TRADECRAFT: Seductive spies aren’t simply James Bond fantasies – femmes fatales have been a key feature of espionage for centuries
For The Telegraph, Olivia Goldhill writes: The best security and military training in the world is no match for the charms of a femme fatale. Using feminine wiles to access state secrets sounds like hackneyed fiction – surely anyone with a secret worth keeping would run at the sight of a beautiful lady in red lipstick? But the oldest trick in the book never stops working, and spy agencies continue to use seduction as an effective method of espionage.
“In America, in the West, occasionally you ask your men to stand up for their country. In Russia, we just ask our young women to lay down.”
— Oleg Kalugin, a former KGB general
Stefan Wolff, professor of international security at Birmingham University, says that few governments would consider seduction an off-limit technique. “If you’re in the spying business, any opportunity that you have to get information, you will use,” he says. “Especially given what we’ve learnt from Wikileaks and Snowden, not much is considered to be beyond the pale when it comes to key issues of national security. I would argue, maybe that’s the right approach. If you want to save lives then a honey trap is a much more palatable approach than waterboarding.”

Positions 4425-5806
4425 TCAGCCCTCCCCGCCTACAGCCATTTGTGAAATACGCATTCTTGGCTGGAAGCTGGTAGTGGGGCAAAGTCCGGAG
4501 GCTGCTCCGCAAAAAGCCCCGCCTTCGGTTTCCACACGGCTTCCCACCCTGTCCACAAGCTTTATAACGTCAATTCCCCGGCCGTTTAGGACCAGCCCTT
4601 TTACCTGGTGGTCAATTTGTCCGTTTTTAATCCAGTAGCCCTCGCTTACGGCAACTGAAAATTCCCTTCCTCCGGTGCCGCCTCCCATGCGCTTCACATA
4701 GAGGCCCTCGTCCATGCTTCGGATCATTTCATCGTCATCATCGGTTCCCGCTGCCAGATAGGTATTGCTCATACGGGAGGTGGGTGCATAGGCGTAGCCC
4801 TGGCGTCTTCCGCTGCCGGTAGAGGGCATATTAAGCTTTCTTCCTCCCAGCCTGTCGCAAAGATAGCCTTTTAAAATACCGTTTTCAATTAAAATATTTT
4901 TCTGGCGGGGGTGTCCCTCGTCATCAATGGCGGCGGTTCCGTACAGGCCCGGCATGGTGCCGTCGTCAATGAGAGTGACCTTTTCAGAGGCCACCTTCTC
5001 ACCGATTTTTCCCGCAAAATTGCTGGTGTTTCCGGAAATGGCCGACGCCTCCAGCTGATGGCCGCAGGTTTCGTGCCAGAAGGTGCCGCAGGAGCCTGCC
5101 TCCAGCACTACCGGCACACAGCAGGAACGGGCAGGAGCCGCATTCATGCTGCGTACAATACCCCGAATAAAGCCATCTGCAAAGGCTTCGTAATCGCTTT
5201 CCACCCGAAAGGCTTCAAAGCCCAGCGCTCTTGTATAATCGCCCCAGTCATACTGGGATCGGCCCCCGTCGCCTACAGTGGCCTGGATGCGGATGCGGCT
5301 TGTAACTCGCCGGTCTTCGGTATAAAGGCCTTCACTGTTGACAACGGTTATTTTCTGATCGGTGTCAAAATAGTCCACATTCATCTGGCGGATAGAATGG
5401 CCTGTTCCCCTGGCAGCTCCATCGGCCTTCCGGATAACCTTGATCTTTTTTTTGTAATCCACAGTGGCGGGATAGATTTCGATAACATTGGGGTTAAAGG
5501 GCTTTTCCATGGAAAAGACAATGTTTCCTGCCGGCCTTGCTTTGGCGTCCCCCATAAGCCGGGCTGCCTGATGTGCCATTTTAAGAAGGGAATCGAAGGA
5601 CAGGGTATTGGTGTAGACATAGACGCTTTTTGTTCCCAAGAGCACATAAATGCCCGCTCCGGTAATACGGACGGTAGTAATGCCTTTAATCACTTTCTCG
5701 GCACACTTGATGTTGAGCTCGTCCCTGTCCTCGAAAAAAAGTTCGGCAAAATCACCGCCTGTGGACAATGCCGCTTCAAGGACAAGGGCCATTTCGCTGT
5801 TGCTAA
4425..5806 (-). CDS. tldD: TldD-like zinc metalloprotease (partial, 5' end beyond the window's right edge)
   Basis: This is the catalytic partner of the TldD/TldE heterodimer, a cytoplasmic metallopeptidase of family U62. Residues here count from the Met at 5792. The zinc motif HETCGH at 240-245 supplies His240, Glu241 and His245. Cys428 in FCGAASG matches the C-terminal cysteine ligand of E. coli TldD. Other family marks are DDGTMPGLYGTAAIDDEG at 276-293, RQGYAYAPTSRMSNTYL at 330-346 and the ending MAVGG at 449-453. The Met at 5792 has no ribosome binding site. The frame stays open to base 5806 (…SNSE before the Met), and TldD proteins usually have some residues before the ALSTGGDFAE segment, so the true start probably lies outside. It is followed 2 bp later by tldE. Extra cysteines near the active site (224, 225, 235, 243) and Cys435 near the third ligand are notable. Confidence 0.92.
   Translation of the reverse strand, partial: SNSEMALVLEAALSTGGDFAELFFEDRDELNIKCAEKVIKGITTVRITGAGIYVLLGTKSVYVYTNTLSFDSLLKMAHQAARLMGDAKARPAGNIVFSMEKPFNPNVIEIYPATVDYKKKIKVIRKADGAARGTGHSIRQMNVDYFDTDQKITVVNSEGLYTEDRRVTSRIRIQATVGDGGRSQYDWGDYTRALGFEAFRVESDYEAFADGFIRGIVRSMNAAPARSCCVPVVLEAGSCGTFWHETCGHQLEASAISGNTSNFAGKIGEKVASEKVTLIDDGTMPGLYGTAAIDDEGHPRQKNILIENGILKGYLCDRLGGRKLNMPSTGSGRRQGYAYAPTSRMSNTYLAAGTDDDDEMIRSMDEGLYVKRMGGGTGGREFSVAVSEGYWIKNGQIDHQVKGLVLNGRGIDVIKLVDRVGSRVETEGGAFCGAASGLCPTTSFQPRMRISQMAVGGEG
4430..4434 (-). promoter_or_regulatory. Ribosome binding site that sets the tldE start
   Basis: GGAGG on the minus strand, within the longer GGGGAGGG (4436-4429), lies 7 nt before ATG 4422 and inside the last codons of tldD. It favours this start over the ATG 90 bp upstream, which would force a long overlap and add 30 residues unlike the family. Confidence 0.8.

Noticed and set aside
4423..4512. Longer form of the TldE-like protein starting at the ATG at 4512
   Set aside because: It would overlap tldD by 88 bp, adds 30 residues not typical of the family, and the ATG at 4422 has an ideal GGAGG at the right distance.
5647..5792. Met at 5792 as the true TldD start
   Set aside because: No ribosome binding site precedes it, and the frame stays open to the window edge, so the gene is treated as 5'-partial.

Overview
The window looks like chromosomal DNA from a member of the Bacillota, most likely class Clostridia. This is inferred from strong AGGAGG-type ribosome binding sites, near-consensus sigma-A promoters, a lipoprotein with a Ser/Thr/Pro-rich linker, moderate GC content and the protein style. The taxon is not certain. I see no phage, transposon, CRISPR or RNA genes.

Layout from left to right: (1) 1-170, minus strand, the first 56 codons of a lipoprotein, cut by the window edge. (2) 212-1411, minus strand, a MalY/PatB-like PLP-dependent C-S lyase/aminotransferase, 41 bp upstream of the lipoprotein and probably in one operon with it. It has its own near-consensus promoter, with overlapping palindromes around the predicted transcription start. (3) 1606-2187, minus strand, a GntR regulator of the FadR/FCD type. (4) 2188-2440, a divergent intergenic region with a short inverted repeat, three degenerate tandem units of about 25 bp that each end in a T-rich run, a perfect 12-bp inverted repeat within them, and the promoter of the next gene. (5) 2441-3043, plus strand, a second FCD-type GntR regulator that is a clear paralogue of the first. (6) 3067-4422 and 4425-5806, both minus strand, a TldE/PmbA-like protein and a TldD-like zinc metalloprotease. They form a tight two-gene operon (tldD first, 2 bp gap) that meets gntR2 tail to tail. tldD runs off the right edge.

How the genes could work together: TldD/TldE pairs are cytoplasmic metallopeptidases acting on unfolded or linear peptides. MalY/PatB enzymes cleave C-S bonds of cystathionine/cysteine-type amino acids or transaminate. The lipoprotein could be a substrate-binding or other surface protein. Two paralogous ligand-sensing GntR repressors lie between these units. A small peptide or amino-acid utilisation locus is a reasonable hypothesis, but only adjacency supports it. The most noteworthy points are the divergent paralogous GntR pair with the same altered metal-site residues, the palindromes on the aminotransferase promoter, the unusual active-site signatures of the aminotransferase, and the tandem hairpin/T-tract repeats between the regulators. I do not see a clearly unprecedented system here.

“I’d see a German officer on the train or somewhere, sometimes dressed in civvies, but you could pick ’em. So, instead of raising suspicions I’d flirt with them, ask for a light and say my lighter was out of fuel…. ‘Do you want to search me?’ God, what a flirtatious little bastard I was.”
— Nancy Wake, a British agent during the Second World War
National Archives have revealed that special agent “Fifi”, a stunning blonde woman, was used to test the trustworthiness of young British spies during the Second World War. And there’s no signs that the technique has gone out of fashion. But how do you set a honey trap? Here are some of the secrets of seduction gleaned from the great femme fatales of history.